Letter to my family (Feedback welcomed)
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02-03-2016, 02:00 PM
Letter to my family (Feedback welcomed)
Hello! This is my first post since I'm a new de-convert and new to TTA forums. I hope I have the right sub-thread to post this but in any case I am wondering if any of you could provide some feedback on a letter that I will be reading to part of my family in the upcoming weeks. I am not the best writer and am open to ideas/suggestions even though I know its subjective to my situation. I am simply looking to see if I missed anything obvious and to the point yet affirming to the relationship. I am here because I feel that this is a community that can relate to my experience through empathy and encouragement. This is a very big deal for me. Thanks!


I often think of how you’ve helped me become a successful, loving and caring
person. You are my heroes, role models, councilors and most importantly my
friends. I am happy that at 33 years of age I can go skiing with my dad, go climbing
with my brother and to my surprise show Zoey with mom. I don’t give you enough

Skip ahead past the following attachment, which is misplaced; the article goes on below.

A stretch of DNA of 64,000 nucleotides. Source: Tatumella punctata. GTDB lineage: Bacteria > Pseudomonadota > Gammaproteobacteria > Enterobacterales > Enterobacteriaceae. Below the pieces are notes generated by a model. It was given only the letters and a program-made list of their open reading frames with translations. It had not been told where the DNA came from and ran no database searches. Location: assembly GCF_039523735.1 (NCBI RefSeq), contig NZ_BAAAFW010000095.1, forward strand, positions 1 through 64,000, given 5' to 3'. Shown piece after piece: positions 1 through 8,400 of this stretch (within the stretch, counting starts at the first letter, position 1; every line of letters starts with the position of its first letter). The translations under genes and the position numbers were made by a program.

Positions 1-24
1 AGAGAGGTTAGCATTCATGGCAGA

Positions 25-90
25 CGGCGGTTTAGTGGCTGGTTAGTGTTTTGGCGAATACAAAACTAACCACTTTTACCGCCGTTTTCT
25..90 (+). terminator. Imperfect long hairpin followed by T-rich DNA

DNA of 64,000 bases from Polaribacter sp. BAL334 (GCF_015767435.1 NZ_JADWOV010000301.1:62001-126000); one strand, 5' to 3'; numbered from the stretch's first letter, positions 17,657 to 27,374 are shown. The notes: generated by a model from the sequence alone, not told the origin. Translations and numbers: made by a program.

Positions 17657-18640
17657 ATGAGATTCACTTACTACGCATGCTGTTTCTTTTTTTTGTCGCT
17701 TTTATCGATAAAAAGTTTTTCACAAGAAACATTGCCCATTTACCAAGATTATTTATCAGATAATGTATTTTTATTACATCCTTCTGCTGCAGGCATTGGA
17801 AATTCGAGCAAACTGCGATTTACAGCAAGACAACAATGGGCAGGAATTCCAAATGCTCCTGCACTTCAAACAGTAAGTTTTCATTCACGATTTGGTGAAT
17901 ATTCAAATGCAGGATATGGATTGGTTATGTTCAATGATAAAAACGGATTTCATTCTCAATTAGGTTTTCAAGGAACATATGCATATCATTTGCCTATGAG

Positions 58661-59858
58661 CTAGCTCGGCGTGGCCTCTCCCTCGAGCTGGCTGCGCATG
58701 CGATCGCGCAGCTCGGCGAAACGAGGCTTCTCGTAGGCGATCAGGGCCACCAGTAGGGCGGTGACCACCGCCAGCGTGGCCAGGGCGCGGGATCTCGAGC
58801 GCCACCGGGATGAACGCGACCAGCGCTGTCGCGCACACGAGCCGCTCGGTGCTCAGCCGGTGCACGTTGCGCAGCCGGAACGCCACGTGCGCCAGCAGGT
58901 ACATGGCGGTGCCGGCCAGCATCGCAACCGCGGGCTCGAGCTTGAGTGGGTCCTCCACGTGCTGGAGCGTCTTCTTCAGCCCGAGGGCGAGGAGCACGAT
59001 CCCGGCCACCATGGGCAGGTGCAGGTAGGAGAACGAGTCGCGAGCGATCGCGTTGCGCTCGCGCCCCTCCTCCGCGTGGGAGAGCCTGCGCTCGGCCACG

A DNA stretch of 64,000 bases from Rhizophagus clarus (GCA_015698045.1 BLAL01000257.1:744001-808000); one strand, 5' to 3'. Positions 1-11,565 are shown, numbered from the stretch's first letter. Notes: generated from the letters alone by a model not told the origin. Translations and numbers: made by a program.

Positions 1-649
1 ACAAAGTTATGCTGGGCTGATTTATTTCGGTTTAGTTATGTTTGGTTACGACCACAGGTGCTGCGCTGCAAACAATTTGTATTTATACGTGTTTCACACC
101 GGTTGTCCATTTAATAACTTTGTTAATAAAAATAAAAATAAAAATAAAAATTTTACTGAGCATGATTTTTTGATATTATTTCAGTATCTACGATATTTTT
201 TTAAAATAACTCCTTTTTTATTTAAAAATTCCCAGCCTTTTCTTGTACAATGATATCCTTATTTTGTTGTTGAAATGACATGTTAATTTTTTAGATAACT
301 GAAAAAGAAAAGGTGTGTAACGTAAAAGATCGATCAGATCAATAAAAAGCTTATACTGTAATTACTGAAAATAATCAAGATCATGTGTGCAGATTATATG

credit and am so thankful for how much love and sacrifice you have put into my
life. Simply put, I love my family and I feel it to my bones.
As I have gotten older I have transformed and I would like to share with you some
of my changes. My whole life I have been a thinker about how things work, and
that probably stemmed from the many family discussions and debates. I have
applied this tool to things like politics, philosophy, relationships and the curiosity
of the unknown. In my pursuit to the solution or truth, some of my viewpoints
have remained the same and some have shifted on the basis of evidence and
reason. One of the views that have shifted is my belief in Christianity. I’ve thought
a lot about what it means to be a Christian and have faith. Through this, my
conclusion is that I no longer believe in Christianity. This was a decision that was
neither hasty nor easy and was one of the hardest things I’ve ever done. My
attachment to Christianity was so genuine and deeply rooted in my life you might
imagine how scary that decision was for me. There are many reasons why I am no